“Slavery in China has taken various forms throughout history. Slavery was abolished as a legally recognized institution, including in a 1909 law[1][2] fully enacted in 1910,[3] although the practice continued until at least 1949”

    Or the Japanese:

    “Japan had an official slave system from the Yamato period (3rd century A.D.) until Toyotomi Hideyoshi abolished it in 1590. Afterwards, the Japanese government facilitated the use of “comfort women” as sex slaves from 1932 – 1945. Prisoners of war captured by the Japanese were also used as slaves during the Second World War.

    Or anyone else for that matter:

    “Slavery became common within much of Europe during the Early Middle Ages and it continued into the following centuries. The Byzantine–Ottoman wars (1265–1479) and the Ottoman wars in Europe (14th to 20th centuries) resulted in the capture of large numbers of Christian slaves. The Dutch, French, Spanish, Portuguese, British, Arabs and a number of West African kingdoms played a prominent role in the Atlantic slave trade, especially after 1600. (Source Wikipedia).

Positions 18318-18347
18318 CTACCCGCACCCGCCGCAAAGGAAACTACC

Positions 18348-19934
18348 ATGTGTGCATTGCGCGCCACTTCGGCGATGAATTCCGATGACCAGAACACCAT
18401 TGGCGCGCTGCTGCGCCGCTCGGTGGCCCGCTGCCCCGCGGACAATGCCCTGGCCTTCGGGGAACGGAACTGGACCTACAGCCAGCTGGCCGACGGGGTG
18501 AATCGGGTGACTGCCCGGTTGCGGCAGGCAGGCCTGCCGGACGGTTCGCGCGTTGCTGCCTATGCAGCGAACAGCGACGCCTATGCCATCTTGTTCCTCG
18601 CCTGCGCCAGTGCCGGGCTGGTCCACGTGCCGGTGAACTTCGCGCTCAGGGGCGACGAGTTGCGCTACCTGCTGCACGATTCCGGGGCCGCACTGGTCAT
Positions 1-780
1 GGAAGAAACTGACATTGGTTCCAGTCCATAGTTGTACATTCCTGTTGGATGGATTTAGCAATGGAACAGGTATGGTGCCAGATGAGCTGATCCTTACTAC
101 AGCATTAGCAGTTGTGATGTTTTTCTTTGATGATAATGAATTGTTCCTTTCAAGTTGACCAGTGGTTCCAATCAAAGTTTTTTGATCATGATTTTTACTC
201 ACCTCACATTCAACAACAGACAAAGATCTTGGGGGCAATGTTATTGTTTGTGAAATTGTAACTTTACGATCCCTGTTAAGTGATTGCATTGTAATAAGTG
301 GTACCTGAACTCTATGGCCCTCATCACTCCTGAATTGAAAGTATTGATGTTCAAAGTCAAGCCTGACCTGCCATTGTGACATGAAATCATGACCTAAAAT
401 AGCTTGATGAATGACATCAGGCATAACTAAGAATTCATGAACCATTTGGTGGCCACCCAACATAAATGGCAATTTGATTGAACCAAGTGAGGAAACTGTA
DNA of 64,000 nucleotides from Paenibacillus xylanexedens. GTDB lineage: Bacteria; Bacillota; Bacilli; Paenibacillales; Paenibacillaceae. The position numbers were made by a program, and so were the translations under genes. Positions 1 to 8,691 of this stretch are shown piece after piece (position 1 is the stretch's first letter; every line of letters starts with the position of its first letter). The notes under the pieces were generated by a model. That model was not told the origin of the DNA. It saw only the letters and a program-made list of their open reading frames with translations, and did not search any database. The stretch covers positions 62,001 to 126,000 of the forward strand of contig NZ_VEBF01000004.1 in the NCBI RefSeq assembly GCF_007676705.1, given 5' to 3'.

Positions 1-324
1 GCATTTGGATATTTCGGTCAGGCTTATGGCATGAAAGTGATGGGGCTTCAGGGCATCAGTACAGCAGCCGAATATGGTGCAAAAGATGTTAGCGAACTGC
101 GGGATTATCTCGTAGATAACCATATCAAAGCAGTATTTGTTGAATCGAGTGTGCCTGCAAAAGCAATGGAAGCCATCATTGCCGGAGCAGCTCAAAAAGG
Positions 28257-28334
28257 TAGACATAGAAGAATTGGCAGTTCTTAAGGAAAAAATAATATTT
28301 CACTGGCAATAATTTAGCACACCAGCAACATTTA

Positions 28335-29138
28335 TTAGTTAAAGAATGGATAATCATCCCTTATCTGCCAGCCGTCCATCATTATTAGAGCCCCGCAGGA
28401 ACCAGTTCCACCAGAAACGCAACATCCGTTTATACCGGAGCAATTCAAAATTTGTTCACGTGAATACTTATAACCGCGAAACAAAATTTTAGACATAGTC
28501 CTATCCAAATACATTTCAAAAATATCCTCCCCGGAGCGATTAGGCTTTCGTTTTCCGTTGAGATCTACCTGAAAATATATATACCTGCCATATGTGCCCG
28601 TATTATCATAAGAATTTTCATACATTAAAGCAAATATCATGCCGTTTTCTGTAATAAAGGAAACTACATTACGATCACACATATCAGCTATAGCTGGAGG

As I say, these people making Nations feel guilty about, and apologise for, something they had absolutely nothing to do with, whilst completely ignoring the plight of thousands of people currently in chains, metaphorical or otherwise, is hypercritical in the extreme.

    “It will be interesting to see if any newspaper or broadcaster really is concerned about every life mattering, or whether their profit comes first”.

    I think you know the answer to that Tony.

  4. I agree with you sir, however I’d have felt been more convinced of the sentiments if it didn’t come from someone who runs a blog where you don’t get a say if you don’t agree with the blogger

  5. All it would take is a nation or two (with appropriate bottle) to withdraw from Qatar in protest. Then FIFA, not without its own shortcomings, would have to act.

  6. As Untold have written about this subject in the past I can only agree with this and I will not be watching it.

  7. Nitram, you have missed out, more recently, the German companies that set up factories in labour camps near the concentration camps in Poland and elsewhere and utilised Jewish slave labour from the camps, including my grandfather and my uncle, after whom I am named, who both died in one such labour camp.

    These slaves were abominably treated and lived in inhuman conditions and when they were too tired or ill to work any further, were returned to the concentration camps to be murdered in the gas chambers and replaced by others.